The staging focuses on how the different generations are involved in a spiral of ambition, violence, child abuse and alcoholism. Each generation bequeaths its wickedness and ambition to the next one. Good and evil remain within the same family, making Wotan and Alberich twin brothers. There is no ring, there is no gold, there is no magic helmet, and not many swords either.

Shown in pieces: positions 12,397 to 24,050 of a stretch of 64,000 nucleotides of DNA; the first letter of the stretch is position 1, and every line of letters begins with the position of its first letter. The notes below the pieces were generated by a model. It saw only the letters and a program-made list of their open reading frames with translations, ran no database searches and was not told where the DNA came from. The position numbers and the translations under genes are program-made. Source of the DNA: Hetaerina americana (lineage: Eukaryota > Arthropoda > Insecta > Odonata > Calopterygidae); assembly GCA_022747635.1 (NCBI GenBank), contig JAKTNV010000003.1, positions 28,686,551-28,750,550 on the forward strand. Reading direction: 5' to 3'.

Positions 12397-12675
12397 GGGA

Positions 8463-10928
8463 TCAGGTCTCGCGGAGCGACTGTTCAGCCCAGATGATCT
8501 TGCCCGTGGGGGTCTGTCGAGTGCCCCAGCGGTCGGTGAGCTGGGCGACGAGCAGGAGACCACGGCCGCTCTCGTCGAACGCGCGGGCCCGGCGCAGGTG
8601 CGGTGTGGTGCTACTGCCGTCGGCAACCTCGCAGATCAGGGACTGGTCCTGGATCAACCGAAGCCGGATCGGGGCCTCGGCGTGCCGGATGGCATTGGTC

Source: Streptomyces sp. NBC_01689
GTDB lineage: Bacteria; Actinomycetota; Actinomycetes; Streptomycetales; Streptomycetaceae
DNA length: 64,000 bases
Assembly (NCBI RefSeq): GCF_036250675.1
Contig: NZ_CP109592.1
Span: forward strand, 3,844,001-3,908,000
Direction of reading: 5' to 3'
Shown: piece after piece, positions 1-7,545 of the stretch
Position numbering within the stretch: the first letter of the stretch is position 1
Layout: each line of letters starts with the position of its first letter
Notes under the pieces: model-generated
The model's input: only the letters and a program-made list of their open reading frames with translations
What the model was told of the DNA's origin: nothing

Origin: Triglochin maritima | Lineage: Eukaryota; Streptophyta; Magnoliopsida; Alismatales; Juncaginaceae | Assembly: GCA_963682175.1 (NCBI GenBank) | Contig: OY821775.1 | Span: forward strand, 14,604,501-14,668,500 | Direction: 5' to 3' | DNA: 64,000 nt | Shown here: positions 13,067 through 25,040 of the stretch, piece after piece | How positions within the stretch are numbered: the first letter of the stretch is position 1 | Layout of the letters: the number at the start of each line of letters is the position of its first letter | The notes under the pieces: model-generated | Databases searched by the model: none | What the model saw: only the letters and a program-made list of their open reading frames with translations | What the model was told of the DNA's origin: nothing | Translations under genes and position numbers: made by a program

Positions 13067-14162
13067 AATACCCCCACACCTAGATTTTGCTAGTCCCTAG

During the Rheingold prelude, two fetuses are shown still inside their mother's womb, with their umbilical cords attached. Suddenly, one of the babies hits the other one making it bleed, and leaving it one-eyed. It is Wotan, who in this version leaves Alberich one-eyed. The original sin, the brutal competition between these two brothers takes place even before being born. The one who will bear the weight of this tragedy on their shoulders is neither Siegfried nor Brunhilda, but Hagen. He is the true victim, the true main protagonist and not the usually brutal supervillain we are used to see.